By Tamar Jacoby Sept. 23, 2021 9:55 am ET

When Arona Coelho arrived in the U.S. from India just weeks before the onset of the Covid-19 pandemic in early 2020, the only job that she could find was as a nanny. She was 35 years old, looking to make a new life, and heard from people in her church in Herndon, Va., about growing demand for healthcare workers. They also told her that the best, quickest way to a job was through a community college. “They said the training would be fast,” she recalls, “just the skills I needed for a job, and that many employers recruit workers from community colleges.”

It took Ms. Coelho three months to save the $3,200 tuition for a short, job-focused program at Northern Virginia Community College. Training to qualify as a certified clinical medical assistant took four months, with online classes in the evenings and lab work on Saturdays. There was no question of a degree—she was in too much of a hurry for that. And as soon as she finished the program, she landed what she considers a dream job in a local pediatrician’s office.

An estimated 3.7 million ‘noncredit’ learners currently attend U.S. community colleges, enrolled in skills-focused programs that do not grant degrees.

Ms. Coelho is one of an estimated 3.7 million so-called “noncredit” learners who currently attend U.S. community colleges. They are largely invisible to the federal government, which keeps copious data on every other kind of college student, including community college students working toward degrees. Noncredit learners are enrolled in skills-focused programs that do not grant degrees, and they are usually ineligible for federal financial aid.

Credit and noncredit programs at community colleges play an essential but often unrecognized role in job training, as my nonprofit organization discovered in a recent survey. In fall 2020, we invited all of the nation’s 1,100 community and technical colleges to participate. By this spring, 477 had responded, providing detailed data about their students, programs and relationships with employers. Our findings paint a picture of a vibrant, evolving sector.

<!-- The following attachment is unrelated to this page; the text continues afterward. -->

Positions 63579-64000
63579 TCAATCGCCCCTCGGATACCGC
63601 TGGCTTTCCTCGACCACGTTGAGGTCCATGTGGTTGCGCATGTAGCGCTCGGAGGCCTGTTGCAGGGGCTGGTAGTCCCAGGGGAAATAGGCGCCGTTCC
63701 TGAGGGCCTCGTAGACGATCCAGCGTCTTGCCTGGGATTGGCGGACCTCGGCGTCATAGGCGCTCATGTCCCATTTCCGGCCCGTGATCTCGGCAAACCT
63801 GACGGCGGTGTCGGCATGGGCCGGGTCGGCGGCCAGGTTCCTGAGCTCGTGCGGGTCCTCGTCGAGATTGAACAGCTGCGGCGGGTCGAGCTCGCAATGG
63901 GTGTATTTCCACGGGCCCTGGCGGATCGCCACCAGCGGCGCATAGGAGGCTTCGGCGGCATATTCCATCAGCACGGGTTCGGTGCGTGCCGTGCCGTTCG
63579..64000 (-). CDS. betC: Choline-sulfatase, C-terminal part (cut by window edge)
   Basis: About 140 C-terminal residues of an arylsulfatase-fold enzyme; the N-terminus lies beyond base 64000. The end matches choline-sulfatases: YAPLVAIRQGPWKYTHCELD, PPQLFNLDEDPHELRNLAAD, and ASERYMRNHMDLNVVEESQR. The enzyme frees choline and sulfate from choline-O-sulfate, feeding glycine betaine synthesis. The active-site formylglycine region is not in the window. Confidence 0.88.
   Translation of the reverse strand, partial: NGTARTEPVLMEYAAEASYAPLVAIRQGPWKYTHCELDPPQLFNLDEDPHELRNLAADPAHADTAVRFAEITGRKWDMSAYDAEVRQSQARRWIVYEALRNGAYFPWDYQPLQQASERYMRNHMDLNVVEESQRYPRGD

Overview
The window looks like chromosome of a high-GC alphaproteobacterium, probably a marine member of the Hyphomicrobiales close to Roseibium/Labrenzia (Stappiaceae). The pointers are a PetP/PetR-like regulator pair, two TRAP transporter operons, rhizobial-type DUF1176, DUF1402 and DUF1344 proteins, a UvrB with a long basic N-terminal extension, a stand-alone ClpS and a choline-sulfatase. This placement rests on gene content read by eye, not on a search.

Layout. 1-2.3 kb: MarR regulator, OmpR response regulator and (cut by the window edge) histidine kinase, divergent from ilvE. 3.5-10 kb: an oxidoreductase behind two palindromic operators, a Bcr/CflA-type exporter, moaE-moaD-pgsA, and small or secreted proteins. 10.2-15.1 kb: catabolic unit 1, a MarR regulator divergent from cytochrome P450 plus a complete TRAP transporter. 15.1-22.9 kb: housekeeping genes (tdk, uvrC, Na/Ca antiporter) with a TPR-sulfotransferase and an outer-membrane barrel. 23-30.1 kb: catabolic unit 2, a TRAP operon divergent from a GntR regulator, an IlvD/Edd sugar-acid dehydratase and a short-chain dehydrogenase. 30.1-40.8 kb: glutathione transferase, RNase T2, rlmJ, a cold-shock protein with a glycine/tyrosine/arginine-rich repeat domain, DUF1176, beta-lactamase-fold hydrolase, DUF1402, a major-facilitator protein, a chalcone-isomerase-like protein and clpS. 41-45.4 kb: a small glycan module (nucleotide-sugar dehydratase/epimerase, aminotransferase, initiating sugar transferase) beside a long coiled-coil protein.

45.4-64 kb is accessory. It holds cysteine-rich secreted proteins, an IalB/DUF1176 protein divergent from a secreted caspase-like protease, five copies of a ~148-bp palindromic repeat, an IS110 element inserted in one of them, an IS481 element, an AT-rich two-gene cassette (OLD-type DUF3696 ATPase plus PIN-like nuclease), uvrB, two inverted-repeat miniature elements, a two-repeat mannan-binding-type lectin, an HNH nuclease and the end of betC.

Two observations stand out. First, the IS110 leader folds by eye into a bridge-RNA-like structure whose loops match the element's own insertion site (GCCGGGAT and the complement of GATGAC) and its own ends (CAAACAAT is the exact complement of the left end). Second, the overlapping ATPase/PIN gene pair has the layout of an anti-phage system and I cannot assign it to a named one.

But that is changing as automation and business restructuring upend the labor market. Technology is shortening the half-life of skills and increasing demand for skilled technical workers. With fewer good jobs available for people with only a high school diploma, many students who could once get by without college are looking for fast, skills-focused programs that will pay off in the labor market.

People displaced by robotics and artificial intelligence need short, targeted bursts of training that enable them to return to the workforce as quickly as possible. And as the pace of change quickens, workers at all education levels may need to return to school later in life, learning new skills to keep up with the evolving economy. In response to these trends, many of the nation’s community and technical colleges are pivoting to put job-focused education more at the center of their mission and culture.

According to our survey, more than half of the country’s 11 million community college students are in programs designed to prepare them for the workplace. Among noncredit students, nearly 60% are job-focused, and nearly 75% are 25 or older.

For many students, especially older learners, community college holds out hope of a second chance. Mark Gilson of Woodside, N.Y., grew up around animals and wanted a career working with living creatures. He went straight to college after high school, planning to get a bachelor’s degree in zoology, but when he flunked out of chemistry he switched to a humanities major. College led to graduate school and two degrees in the fine arts; then he worked off and on for 20 years as a commercial designer. But finally, in his late 40s, his youthful dreams caught up with him and he decided to go back to school to qualify as a veterinary technician.